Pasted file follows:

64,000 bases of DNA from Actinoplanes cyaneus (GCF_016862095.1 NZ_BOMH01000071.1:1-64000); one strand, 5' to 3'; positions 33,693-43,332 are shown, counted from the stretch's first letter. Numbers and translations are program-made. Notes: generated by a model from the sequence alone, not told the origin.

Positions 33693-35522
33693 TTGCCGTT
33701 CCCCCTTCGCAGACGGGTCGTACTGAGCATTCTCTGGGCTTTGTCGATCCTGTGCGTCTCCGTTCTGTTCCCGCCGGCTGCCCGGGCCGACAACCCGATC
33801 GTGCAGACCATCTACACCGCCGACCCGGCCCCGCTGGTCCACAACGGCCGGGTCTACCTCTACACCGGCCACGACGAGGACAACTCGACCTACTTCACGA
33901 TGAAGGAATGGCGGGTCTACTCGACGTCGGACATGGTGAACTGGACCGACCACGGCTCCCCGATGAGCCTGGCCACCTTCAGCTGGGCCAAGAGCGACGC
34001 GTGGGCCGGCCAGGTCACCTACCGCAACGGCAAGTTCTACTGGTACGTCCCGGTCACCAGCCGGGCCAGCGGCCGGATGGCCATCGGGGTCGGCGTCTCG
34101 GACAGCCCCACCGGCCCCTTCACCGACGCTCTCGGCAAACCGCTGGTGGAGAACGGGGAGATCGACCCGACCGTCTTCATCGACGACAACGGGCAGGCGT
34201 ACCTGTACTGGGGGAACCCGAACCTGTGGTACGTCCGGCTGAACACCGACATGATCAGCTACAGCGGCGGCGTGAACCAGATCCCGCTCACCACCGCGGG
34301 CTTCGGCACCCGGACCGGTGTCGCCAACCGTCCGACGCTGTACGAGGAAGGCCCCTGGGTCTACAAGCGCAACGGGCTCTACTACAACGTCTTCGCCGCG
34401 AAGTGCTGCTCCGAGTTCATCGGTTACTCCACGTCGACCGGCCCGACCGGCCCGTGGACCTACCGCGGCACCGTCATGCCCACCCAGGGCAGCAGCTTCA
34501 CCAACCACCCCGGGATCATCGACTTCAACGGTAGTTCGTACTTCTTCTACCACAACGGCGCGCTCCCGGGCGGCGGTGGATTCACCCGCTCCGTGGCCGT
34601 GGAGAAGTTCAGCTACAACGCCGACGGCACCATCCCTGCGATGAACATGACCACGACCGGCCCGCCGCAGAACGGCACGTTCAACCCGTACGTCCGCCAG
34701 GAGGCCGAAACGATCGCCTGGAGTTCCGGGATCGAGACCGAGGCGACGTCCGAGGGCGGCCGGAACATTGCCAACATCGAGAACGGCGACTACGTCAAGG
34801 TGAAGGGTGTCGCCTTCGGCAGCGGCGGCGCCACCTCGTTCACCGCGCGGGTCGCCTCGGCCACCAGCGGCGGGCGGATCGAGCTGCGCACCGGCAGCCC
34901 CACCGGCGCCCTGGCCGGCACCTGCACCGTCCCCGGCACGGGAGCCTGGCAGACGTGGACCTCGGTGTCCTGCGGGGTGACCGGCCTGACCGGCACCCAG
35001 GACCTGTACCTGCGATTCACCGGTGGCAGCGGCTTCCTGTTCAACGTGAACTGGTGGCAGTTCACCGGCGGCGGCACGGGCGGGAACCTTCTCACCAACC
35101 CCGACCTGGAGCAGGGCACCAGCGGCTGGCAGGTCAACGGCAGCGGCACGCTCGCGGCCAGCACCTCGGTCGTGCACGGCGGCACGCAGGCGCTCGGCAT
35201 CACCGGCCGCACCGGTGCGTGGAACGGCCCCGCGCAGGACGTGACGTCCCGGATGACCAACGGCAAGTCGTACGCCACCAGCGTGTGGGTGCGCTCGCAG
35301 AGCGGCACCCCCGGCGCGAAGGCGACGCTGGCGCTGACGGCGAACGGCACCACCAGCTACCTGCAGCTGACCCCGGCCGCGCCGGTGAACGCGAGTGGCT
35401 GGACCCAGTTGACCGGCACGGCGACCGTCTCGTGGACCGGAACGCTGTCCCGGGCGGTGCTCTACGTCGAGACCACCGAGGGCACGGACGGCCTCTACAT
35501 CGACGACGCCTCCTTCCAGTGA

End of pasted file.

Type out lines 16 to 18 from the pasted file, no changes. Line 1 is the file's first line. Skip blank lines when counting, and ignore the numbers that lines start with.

34901 CACCGGCGCCCTGGCCGGCACCTGCACCGTCCCCGGCACGGGAGCCTGGCAGACGTGGACCTCGGTGTCCTGCGGGGTGACCGGCCTGACCGGCACCCAG
35001 GACCTGTACCTGCGATTCACCGGTGGCAGCGGCTTCCTGTTCAACGTGAACTGGTGGCAGTTCACCGGCGGCGGCACGGGCGGGAACCTTCTCACCAACC
35101 CCGACCTGGAGCAGGGCACCAGCGGCTGGCAGGTCAACGGCAGCGGCACGCTCGCGGCCAGCACCTCGGTCGTGCACGGCGGCACGCAGGCGCTCGGCAT